Background Checks for Prom Dates
It was only a matter of time, right? The Boston Herald reported yesterday that high school officials have banned a student's 19-year-old date from attending prom because the latter has a prior marijuana conviction. Apparently, school officials at Dennis-Yarmouth Regional High School in Cape Cod relied upon a state background check system designed to identify ex-cons before they serve as academic volunteers with access to students. And at least two young men, who were volunteering only for an evening of revelry with their girlfriends, got caught in the trap.
Not surprisingly, the young woman who is the subject of the Herald piece, and her mother, are ticked. They also are out about $500 for the prom dress, the limo and makeup. The ACLU, meanwhile, thinks the whole thing is illegal-- and you can just smell the coming lawsuit and request for an affirmative injunction. School officials aren't saying much. Local pols are taking sides on the issue.
But wait, it gets better. The Herald is reporting today that the principal of the school, Kenneth Jenks, now is being investigated by some entity called the Criminal History Systems Board to determine whether he has overzealously used the background checks beyond their intended purpose. And the Herald also says the school board is looking at its policy. You just can't make this stuff up, right? Just wait until the cable channels get a hold of this one. I can see the young woman and her mother now, sadly describing the dress she'll never get to wear.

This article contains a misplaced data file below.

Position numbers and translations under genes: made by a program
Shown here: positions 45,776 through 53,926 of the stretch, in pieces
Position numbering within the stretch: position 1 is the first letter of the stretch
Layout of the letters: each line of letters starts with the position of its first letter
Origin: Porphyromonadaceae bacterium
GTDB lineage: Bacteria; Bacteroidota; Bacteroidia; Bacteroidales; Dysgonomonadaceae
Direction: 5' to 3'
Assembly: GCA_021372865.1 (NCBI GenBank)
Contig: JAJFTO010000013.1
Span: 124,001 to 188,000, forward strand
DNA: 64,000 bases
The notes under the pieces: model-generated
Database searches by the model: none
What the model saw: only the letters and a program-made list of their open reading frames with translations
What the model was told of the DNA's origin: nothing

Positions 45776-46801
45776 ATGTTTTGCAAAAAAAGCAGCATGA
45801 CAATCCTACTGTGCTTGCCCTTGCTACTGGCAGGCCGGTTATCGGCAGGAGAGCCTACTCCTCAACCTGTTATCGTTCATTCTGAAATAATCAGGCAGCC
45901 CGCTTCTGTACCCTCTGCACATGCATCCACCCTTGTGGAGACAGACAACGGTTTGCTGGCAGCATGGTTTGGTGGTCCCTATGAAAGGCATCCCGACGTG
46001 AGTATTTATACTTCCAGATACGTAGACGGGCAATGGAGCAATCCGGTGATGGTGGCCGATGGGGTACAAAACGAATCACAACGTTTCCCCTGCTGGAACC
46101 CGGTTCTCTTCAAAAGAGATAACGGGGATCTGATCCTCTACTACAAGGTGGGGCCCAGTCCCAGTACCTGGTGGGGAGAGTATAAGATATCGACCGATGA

The kerfluffle raises all sorts of legal issues. The student and her date arguably have first amendment rights to associate with whomever they please. The young man who was caught up in the background check arguably has a privacy right to be free from having this misdemeanor charge used against him for the rest of his life. And the school board ultimately would have to justify its use of the background checks, designed for other purposes remember, in these circumstances. If you want to perform background checks for prom dates, the argument will go, there ought to be specific authority to do so by state legislators and, even then, the whole scheme may be constitutional suspect.
In my day, and I suspect in yours, you didn't have to register your prom date. You could bring a friend, an ex-con, a former dictator of a third-world country, anyone. Meanwhile, in Cape Cod, I wonder how many drug testers they'll have near the punch.
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